The list of things you won’t get from “Sweetgrass” is almost as impressive as the film itself. No narration, though this is a documentary. No music, unless you count a few snatches of song (”Headin’ home, baby, headin’ home now”), most of them mumbled by an aging fellow on horseback. No way of hearing half the dialogue. No names given for most of the people we meet. No explanatory titles until the end, when we learn that the flock of sheep we have watched being driven over the Beartooth Mountains, in Montana, will be the last. (Economic pressures, one imagines.) And, best of all, no flinching from birth and death.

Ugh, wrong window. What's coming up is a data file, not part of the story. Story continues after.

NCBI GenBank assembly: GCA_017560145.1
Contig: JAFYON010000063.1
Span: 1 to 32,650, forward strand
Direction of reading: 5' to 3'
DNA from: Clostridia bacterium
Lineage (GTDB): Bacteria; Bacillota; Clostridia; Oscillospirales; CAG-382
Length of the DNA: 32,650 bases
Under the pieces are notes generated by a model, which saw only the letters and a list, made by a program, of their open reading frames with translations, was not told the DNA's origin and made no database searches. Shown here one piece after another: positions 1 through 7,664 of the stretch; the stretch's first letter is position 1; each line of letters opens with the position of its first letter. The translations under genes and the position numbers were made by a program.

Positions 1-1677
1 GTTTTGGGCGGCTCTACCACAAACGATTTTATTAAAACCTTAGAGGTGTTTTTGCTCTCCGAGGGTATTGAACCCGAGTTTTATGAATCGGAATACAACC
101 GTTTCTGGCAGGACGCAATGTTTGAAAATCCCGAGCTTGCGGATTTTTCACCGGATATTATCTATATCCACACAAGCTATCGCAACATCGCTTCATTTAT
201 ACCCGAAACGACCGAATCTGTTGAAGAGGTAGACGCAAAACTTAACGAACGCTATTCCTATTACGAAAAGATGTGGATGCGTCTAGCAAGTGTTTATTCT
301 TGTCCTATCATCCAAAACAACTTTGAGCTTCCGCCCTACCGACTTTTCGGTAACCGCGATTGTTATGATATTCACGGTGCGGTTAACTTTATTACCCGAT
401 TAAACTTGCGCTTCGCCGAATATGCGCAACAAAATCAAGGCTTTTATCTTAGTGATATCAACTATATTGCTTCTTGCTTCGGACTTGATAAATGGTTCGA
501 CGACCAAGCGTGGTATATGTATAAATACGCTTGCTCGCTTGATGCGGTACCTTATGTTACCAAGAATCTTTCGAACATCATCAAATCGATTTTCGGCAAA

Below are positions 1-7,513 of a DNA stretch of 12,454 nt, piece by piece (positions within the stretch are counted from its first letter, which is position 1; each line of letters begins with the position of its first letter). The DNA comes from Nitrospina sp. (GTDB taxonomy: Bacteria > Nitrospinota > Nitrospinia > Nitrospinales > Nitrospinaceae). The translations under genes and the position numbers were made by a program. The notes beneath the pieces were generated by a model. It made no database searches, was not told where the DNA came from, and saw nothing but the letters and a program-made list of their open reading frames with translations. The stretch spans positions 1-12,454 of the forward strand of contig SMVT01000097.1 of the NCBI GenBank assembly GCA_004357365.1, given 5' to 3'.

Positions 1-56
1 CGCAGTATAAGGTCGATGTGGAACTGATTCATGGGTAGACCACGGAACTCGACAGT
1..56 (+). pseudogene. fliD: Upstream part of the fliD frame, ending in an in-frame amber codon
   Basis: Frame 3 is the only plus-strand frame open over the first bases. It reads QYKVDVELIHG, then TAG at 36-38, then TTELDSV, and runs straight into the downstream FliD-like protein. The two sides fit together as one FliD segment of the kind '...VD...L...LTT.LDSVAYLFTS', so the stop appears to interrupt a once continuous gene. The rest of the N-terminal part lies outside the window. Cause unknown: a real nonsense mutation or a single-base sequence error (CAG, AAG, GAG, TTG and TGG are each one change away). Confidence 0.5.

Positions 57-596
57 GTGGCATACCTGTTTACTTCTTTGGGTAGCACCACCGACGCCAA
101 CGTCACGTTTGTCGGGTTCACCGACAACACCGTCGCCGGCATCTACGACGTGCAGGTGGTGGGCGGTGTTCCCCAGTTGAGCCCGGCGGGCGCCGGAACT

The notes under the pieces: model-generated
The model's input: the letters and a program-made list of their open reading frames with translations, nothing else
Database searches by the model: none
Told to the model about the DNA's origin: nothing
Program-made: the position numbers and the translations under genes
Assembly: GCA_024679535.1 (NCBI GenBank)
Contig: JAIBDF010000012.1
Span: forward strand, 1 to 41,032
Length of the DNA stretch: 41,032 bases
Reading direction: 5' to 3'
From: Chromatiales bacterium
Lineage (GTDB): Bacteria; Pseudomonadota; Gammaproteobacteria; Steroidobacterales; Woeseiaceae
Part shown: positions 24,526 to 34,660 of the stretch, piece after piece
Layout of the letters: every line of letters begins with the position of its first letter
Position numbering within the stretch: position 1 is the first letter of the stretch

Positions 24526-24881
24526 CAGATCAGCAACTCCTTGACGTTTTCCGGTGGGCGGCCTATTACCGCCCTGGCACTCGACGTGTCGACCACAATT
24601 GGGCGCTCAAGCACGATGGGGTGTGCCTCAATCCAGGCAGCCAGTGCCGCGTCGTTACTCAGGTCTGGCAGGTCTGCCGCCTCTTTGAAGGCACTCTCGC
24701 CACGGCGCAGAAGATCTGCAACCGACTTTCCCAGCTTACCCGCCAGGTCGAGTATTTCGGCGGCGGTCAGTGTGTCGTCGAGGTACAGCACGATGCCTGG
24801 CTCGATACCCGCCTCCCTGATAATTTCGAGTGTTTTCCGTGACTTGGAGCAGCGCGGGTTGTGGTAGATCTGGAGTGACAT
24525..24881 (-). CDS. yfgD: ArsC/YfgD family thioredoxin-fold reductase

We already know that farmers don’t have a sniff of sentimentality, but it’s still bracing to see the sheep breeders in this movie drag a newborn by its hind leg across the straw, or slip the skin of a dead lamb, like a sock, over the torso of an orphaned one, in the hope that the bereaved mother will accept it. As for the man who takes a leak in front of a sheep’s fresh corpse, ripped open by a bear, even the Duke, in his “Red River” days, might have scratched his chin in approval. The landscape may be majestic, but the deeds that it cradles teem with complaint and fatigue: we find one shepherd on his cell phone, high on a hilltop, who says of the job, “This is bullshit, Mom,” adding, “I’d rather enjoy these mountains than hate ‘em.” The filmmakers, Ilisa Barbash and Lucien Castaing-Taylor, compiled their footage over three years, and they are right to demand a commensurate patience from the audience: they hold the camera on a ruminating beast, or a noisy shearing, dare you to get bored, wait for you to grow hypnotized, and then, just as you enter a sort of trance, abruptly cut. Only thus, perhaps, can we begin to glimpse the rhythm that has, for more than a century, governed these hard, skillful, good-humored American lives, and which itself has been cut short.